2006: Sophia Coppola
Rated PG-13 – 123 minutes
Vault Rating: 7
Marie Antoinette, the once queen of France, might be one of the most misunderstood rulers in history. Perhaps she was the first victim of spin.
“Let them eat cake,” indeed.
Sophia Coppola’s Oscar-nominated treatment is a sumptuous feast. Rich in detail, we learn about the French court and its layers of intrigue, stifling rules and social manipulations. So static are the lives of these rich and famous that one could scarcely stand it.
Therefore, as our movie begins, it is wise of Coppola to choose a particular song to run under the credits: “Natural’s Not In It” by Gang of Four.
“The problem of leisure: What to do for pleasure.”
Gang’s post-punk revulsion at the good life makes a marvelous thesis statement for Coppola and paints in the corners of a pretty, decadent picture.
This strikes us as odd at first, but we begin to catch on. The lives we are looking at are lived on the surface. Before long all they can touch is blind, meaningless hedonism. They are easily derided targets for singer John King. They are precisely who Gang of Four are talking about.
As other songs of the post-punk era (That’s 1979 to 1985 for all you young people who think you are edgy but don’t own “Never Mind the Bollocks.”) encroach, we accept this vibe in a way that makes the story better. It gives the film a political point of view that resonates even today. I mean, hey, Bastille Day is coming and kings and queens don’t want to be found at the edge of a peasant’s pitchfork, now do they.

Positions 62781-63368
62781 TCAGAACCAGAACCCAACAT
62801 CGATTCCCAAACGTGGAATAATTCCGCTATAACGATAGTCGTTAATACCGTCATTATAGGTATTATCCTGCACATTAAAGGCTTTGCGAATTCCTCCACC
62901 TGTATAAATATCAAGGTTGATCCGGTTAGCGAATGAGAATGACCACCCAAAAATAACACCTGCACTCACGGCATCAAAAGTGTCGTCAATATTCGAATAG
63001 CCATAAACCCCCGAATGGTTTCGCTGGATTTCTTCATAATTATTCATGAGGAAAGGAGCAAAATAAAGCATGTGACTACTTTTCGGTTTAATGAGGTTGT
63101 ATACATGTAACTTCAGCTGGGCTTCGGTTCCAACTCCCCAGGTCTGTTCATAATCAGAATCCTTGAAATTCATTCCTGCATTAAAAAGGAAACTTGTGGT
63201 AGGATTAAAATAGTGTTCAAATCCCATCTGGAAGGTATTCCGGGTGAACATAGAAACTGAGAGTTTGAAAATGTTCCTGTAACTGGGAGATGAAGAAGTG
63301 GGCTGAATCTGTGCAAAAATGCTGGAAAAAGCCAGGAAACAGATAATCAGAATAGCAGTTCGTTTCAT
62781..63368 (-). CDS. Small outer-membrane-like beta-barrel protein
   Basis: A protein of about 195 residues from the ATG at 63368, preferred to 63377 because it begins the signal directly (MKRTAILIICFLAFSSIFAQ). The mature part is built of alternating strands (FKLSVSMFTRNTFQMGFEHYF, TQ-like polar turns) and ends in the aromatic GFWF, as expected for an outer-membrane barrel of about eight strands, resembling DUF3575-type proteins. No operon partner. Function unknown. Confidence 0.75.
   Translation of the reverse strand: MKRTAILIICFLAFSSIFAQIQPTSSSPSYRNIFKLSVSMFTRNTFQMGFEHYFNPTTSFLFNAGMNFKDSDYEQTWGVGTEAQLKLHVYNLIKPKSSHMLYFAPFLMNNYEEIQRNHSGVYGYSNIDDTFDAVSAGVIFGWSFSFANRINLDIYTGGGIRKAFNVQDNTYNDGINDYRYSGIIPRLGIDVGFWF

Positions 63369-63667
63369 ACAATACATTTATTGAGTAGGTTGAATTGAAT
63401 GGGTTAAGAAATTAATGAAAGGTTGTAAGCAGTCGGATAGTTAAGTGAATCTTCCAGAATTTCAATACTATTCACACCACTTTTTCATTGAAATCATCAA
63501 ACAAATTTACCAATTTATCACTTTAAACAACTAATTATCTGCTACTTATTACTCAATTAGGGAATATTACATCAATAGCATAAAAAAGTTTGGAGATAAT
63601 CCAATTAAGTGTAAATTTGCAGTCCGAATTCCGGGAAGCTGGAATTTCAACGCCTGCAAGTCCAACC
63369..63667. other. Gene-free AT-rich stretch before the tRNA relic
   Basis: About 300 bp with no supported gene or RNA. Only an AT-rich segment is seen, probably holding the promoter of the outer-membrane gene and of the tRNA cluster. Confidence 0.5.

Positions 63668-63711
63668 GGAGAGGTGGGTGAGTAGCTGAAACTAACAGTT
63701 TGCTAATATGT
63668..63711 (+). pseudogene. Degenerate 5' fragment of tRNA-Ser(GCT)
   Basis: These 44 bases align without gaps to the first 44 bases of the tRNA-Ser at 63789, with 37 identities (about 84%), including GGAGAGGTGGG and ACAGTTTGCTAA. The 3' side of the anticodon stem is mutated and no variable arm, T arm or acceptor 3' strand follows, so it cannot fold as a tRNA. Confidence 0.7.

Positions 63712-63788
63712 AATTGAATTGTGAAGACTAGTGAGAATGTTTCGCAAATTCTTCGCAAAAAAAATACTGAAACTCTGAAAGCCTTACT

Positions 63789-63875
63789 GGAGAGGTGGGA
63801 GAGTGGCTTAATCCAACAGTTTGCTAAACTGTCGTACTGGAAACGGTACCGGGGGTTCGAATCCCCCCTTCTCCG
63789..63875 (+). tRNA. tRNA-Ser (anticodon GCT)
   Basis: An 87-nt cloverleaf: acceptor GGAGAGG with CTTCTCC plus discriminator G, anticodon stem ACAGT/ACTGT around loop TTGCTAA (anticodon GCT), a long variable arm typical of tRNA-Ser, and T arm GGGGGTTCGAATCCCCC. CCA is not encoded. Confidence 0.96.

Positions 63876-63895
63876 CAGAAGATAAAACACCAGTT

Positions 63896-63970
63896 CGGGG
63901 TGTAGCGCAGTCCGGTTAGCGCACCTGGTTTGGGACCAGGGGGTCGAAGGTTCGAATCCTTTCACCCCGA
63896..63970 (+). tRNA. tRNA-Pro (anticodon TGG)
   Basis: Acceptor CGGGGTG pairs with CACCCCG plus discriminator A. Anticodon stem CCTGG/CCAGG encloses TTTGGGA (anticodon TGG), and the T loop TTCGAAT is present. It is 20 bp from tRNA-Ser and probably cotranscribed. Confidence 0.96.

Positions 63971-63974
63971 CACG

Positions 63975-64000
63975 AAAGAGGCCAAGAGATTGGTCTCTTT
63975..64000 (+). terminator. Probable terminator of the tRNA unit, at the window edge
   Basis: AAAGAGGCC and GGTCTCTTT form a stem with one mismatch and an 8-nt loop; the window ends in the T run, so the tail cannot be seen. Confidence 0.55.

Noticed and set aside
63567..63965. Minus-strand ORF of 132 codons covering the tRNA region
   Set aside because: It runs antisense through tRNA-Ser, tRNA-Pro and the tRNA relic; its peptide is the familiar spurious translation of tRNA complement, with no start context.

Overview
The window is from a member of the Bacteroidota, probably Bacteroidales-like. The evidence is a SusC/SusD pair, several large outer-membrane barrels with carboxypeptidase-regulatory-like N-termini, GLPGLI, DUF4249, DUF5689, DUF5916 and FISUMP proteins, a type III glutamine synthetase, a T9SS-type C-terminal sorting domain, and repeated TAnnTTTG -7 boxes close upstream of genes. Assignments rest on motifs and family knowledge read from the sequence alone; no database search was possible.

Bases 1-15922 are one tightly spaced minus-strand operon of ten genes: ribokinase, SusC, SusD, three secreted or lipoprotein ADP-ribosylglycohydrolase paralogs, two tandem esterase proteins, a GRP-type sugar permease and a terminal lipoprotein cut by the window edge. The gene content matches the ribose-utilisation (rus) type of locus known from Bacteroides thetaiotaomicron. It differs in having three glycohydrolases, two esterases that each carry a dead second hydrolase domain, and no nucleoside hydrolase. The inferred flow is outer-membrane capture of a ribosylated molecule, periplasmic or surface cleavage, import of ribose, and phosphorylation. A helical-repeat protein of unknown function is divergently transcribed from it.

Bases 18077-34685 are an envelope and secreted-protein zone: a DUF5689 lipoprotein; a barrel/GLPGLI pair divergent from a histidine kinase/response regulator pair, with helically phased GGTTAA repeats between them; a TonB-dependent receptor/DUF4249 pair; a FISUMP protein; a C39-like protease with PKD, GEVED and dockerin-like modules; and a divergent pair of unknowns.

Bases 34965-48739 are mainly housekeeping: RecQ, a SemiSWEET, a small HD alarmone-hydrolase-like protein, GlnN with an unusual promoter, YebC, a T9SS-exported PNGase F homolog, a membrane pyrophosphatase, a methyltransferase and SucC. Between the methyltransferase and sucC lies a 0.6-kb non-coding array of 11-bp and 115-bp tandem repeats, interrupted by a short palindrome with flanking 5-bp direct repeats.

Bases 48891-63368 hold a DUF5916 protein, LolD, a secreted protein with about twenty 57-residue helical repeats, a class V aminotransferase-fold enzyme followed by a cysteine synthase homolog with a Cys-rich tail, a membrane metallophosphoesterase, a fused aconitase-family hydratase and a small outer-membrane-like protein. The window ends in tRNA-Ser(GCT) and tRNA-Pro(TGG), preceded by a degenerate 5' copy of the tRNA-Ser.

Take one look for relevance at modern American political conventions. The powerful are so insulated (afraid?) from the people they purport to serve that they can only meet behind barricaded walls and barbed wire. Whiskey-Tango-Foxtrot?
Coppola’s star, Kirsten Dunst, is often portrayed as a desert. Something sweet and good to eat, for sure, she is the Austrian princess who solidifies Franco-Austrian power by marrying the queer dauphin, Louis XVI (the very good Jason Schwartzman). The film needs an element of humor and it lands smack in Marie’s cold marital bed. The pretty teen Queen to be has been sent to produce an heir for France and Louis, who would rather be off “hunting the stag,” as it were, is hard pressed on this score.
Still, there is some right good shagging in this film.
Background noise is also presented as to historical cliff notes. We find Louis XVI ill-advised by his counselors in supporting the American revolution. Some counsel to be wary of foreign entanglements, but other courtiers see it as a war by proxy with England that must be carried out. That spending, along with the Queen’s lavish spending on the good life, conspire to collapse an economy…
… Which leads us to the revolting peasantry.
Marie Antoinette did have it all. For those who adore shoes, this is a “shoes” movie. If you love wicked costume pieces or punk hair in the original sense, well, let’s just say women’s hairstyles have never since gone so far. There are beautiful still shots herein that will just grab you. One, in particular, is a shot of Marie with a beautiful ribbon accentuating her perfect neck.
Coppola does a nice job here taking what could be a dry historical drama and turning it into a very human portrait of a rather misunderstood young woman. At the same time she makes an entertaining venture of it with lots of confection and lots of sass. A little slice of heaven if you will.
Marie may well have understood John King’s lyric, then, about the price of having it all: “This heaven gives me migraine.” Indeed.